“[W]e’re two freaks,” Josh Connelly tells Brooke Avery, a girl who’s known at their high school as the “hat girl,” because she wears them to hide her hair loss from chemotherapy. Although her most recent blood tests were encouraging, Brooke will forever be known as the “girl who had cancer,” and the scars on her leg provide a constant reminder. Josh was once mainly known around school for his soccer skills, until he was in a horrifying car accident in which his mother died. The aftermath is brutal: He starts having anxiety attacks, and heartbreakingly, his father can barely stand to look at him. Brooke does look closely at Josh, however, as she understands his agony: “Like Josh, she had sat in a hospital room with her whole world shattered.” Gradually, with Brooke’s gentle encouragement and the help of a psychologist, Josh begins to accept what happened. The character of Brooke has a quality of serene compassion, without a trace of self-pity, and the same is true of O’Leary’s novel, a graceful, empathetic portrayal of young suffering. Josh’s pain is finely depicted in all its complexity but without any judgment or fussy sentimentality. The author’s respect for his characters is clear, even when they behave less than admirably. Josh’s dad, for example, presents a strong contrast to his son; his reluctance to help Josh may seem abhorrent, but his own hurt is no less relentless and requires just as much healing. Despite the grief that permeates the novel, there are also moments of levity, particularly during several brisk, invigorating scenes set on the soccer field.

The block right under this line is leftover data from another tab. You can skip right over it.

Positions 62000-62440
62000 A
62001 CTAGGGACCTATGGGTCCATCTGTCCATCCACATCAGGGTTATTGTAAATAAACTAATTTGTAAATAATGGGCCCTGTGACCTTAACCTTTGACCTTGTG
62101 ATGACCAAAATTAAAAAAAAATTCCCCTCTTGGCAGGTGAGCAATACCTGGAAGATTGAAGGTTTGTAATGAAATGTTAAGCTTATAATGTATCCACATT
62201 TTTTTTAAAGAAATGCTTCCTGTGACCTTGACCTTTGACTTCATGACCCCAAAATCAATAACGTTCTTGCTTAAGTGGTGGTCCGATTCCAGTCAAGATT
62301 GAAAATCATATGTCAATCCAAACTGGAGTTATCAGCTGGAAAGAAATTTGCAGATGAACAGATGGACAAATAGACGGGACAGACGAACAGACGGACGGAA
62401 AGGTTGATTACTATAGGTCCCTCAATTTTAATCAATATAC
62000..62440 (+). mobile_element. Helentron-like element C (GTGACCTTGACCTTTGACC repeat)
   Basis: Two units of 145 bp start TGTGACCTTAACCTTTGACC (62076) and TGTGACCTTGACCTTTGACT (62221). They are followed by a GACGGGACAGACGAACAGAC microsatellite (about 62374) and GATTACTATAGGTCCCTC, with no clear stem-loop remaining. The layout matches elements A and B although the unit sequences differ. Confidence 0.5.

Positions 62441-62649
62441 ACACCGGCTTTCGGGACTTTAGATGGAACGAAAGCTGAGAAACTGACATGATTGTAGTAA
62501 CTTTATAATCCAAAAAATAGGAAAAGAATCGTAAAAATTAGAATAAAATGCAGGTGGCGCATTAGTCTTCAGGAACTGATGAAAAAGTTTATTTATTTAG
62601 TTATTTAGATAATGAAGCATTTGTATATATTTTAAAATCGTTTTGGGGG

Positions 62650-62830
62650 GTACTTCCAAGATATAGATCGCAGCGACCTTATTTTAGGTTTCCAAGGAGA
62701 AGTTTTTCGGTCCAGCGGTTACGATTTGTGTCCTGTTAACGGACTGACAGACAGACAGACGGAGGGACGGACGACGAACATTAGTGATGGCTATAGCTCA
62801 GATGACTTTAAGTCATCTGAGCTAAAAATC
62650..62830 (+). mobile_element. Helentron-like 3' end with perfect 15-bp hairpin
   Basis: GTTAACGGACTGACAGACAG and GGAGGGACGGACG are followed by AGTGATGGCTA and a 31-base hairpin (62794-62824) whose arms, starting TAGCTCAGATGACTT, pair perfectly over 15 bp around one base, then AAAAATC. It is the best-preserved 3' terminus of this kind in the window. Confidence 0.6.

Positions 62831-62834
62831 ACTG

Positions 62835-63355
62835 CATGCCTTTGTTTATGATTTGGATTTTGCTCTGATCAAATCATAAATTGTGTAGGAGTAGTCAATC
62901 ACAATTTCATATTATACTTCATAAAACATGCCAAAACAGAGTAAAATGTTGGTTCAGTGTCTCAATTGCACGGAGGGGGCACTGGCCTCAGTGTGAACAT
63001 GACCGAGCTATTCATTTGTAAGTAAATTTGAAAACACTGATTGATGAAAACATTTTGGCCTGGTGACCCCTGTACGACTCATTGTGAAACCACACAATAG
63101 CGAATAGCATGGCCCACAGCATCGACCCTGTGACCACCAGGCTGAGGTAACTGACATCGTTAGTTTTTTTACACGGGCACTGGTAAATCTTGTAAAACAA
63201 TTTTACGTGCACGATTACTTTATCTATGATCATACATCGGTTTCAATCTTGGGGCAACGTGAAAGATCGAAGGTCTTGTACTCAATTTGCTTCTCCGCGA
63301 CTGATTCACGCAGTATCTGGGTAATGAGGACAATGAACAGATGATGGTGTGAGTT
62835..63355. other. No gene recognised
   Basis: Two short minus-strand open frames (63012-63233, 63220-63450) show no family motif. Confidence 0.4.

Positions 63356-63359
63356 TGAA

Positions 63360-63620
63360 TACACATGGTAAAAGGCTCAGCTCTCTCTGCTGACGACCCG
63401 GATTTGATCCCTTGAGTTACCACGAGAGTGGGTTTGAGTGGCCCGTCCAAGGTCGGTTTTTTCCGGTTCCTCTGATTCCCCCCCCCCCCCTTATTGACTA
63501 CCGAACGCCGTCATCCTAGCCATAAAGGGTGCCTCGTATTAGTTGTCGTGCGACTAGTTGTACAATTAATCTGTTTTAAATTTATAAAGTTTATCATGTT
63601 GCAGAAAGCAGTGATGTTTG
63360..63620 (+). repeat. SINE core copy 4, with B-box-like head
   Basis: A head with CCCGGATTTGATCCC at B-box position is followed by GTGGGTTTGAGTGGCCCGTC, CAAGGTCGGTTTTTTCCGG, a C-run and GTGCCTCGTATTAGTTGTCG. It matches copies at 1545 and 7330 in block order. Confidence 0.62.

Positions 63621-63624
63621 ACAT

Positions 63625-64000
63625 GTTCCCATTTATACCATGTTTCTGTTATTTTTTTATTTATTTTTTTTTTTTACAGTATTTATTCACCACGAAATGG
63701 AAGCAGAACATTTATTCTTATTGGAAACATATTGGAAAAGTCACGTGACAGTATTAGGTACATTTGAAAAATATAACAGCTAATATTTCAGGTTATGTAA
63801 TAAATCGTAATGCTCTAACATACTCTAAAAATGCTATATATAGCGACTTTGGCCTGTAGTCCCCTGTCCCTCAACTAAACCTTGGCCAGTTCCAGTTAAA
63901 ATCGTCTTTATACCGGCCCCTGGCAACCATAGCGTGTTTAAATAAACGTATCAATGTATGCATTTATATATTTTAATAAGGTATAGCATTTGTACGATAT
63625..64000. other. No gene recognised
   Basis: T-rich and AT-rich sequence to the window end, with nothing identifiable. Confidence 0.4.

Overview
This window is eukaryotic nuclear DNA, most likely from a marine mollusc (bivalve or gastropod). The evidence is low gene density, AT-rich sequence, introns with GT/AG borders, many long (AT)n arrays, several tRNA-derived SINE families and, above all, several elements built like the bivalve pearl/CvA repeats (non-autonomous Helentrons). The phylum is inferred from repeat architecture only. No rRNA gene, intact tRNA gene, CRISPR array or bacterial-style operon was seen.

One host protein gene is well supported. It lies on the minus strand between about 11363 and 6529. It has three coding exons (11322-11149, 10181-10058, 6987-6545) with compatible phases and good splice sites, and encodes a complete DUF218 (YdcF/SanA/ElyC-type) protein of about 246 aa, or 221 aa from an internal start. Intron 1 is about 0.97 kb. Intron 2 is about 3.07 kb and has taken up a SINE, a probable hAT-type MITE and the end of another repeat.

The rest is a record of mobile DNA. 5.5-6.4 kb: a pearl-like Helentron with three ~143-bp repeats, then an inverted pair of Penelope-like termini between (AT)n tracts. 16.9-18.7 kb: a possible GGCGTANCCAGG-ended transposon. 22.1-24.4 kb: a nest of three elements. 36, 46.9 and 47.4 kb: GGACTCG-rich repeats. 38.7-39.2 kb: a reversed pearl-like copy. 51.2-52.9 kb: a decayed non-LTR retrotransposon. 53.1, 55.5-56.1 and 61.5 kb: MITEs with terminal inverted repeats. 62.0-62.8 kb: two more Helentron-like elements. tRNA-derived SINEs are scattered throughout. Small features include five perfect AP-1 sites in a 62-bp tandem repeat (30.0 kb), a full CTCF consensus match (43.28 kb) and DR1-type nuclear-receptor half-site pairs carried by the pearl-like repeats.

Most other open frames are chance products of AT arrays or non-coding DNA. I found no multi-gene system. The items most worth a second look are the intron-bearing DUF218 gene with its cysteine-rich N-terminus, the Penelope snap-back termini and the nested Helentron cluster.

A moving study of loss appropriate for both young adults and older readers.